Are you ready for Brexit? The UK has left the European Union but is currently in a transitional period where everything is mostly the same. The UK has until 31 December 2020 to do a deal with the EU, otherwise it leaves on a no deal basis, meaning WTO minimum terms apply
If you are a UK company trading outside the UK — and Telecoms, computer and IT services account for about 7.4% of overall UK service exports — then you will probably want to know how Brexit will affect you. This is true in reverse if you are based in the EU or USA trading with the UK.
Government websites are awash with data and statistics. Oddly, it’s harder to find current data for services but the top countries where the UK exports services looks like this:
The UK has done a number of trade deals which should take effect on 1 January 2021 but this list isn’t all that impressive at this stage. It’s easy to see from the chart that most of the UK’s exports go to the EU and USA so it would helpful to business if the UK is able to conclude trade deals in time. It appears the UK Prime Minister is not afraid of a no deal Brexit. This might just be part of the negotiating strategy but in case we end up with no deal you should be prepared.
Personal data flows
Upon a no deal Brexit, the UK will become a “third country”. Personal data transfers will be subject to a decision by the EU Commission that UK data laws are adequate. Even though the UK’s laws are currently aligned with GDPR, the UK’s snooping laws grant GCHQ broad access to personal data. These sweeping powers are what killed off Safe Harbour. We may need our own Privacy Shield and that could take months. Therefore, you should add the EU Commission’s model clauses to your contracts for personal data flows.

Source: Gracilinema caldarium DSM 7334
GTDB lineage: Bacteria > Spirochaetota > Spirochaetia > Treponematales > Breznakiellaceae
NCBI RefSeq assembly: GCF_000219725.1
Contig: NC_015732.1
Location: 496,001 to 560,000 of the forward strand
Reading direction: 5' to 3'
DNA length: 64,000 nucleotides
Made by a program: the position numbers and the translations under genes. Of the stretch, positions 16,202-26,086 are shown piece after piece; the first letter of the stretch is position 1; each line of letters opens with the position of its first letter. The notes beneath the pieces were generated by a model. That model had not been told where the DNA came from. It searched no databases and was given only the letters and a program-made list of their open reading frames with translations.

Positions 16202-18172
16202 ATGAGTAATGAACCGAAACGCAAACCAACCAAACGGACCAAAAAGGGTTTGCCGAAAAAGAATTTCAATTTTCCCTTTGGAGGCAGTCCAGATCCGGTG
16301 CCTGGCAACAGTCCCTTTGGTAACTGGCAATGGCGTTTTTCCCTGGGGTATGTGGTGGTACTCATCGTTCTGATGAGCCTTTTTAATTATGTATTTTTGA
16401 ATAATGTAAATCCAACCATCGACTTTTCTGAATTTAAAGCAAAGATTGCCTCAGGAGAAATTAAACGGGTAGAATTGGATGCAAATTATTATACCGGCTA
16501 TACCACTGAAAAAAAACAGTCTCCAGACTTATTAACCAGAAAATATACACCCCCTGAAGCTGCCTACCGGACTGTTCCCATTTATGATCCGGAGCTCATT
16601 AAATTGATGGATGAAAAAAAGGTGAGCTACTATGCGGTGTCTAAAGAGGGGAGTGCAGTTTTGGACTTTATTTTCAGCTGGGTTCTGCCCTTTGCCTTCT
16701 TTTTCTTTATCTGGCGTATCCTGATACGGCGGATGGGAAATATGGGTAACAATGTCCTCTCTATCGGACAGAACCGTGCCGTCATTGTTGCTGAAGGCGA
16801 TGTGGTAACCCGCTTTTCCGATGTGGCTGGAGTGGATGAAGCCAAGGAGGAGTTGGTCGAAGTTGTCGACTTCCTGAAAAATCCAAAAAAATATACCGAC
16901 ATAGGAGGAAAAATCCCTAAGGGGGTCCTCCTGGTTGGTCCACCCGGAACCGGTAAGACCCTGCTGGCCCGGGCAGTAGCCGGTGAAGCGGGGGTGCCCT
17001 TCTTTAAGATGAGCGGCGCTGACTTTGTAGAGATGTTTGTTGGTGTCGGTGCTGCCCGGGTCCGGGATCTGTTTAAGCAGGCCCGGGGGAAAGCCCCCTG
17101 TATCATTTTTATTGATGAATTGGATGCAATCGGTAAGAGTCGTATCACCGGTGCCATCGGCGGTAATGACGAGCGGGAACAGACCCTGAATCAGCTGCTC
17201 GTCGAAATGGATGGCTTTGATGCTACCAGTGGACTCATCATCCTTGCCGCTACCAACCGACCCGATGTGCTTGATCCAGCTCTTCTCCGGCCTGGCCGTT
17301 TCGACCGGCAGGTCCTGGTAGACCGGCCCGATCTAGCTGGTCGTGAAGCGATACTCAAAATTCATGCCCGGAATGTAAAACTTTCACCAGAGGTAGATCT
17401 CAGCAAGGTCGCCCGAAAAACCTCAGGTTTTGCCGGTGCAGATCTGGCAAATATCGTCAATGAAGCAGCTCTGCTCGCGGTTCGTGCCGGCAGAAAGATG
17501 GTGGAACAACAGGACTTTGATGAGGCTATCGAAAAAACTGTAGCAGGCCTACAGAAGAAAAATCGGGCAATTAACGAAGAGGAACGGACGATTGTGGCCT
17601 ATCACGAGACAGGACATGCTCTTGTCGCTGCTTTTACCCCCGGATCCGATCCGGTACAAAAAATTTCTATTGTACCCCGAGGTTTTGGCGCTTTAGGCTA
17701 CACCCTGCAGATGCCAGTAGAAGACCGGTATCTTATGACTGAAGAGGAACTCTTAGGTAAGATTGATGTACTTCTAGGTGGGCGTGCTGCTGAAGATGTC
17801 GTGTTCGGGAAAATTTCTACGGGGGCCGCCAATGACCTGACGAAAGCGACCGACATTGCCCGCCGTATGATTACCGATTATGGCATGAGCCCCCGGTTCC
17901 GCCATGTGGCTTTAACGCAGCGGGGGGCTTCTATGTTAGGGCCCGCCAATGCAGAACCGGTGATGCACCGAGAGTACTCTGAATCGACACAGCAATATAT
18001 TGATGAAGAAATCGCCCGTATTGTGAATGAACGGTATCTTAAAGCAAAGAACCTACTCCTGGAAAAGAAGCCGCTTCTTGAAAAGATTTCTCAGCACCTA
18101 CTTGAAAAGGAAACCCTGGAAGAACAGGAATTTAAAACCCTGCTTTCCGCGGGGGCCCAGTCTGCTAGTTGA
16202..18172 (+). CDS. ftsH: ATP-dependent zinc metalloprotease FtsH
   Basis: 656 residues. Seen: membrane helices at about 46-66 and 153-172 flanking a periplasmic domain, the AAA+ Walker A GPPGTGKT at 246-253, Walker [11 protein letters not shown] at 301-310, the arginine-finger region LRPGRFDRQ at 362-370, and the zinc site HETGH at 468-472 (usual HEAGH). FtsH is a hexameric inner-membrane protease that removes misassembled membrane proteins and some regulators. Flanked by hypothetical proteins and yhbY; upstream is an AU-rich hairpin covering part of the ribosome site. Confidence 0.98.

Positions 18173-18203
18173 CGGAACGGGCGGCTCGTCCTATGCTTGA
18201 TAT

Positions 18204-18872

Most of your servers, PCs and other hardware will likely be imported from outside the UK. Without trade deals with the EU and USA, your tin will probably attract tariffs and may be delayed through customs. Even the government’s own forecasts suggest the Dover crossing could face delays of up to 2.5 days and they’re spending £60m on a moveable barrier in Kent to keep cross-Channel traffic moving. Factor this potential chaos in to your buying decisions. Can you upgrade your servers now while everything is normal? If you do it later, can you pass on price rises to customers?
You might have trouble attracting / retaining staff. EU citizens are leaving the UK and who can blame them? There’s been a 10% drop in the number of skilled worker visa applications as a result of Brexit. Of those already in the UK and trying to stay, many are having difficulty getting their “Settled Status” to remain, even though they have been living here for years or even decades. And now the UK has a new points-based immigration system. We have noticed an increase in requests for visa assistance to ensure key workers are able to remain. If you haven’t already, you should check the status of yours.
Exchange rate fluctuations
A no deal Brexit could see the pound crash further on the foreign exchange market. This will make contracts more or less expensive depending upon whether you’re importing or exporting. You should add a provision to your contract to enable you to adjust the price if the exchange rate fluctuates. Or if the fluctuation is really severe, you could consider adding the ability to terminate the contract. After all, if the deal has gone sour it’s better to be able to walk away from it rather than be stuck. It’s best to negotiate these provisions upfront. Remember, a no deal Brexit is not a “force majeure” event as it’s foreseeable and you can take steps in advance to plan for it.
Set up in the EU / UK
If you are based in the UK and have a lot of trade outside the UK — or vice versa — then you should consider whether to move your business closer to your customer. Maybe establishing a local branch or subsidiary office will help take some of the sting out of a no deal Brexit.
There’s much to consider.
If you need advice, contact me firstname.lastname@example.org or +44 (0) 20 7611 2338.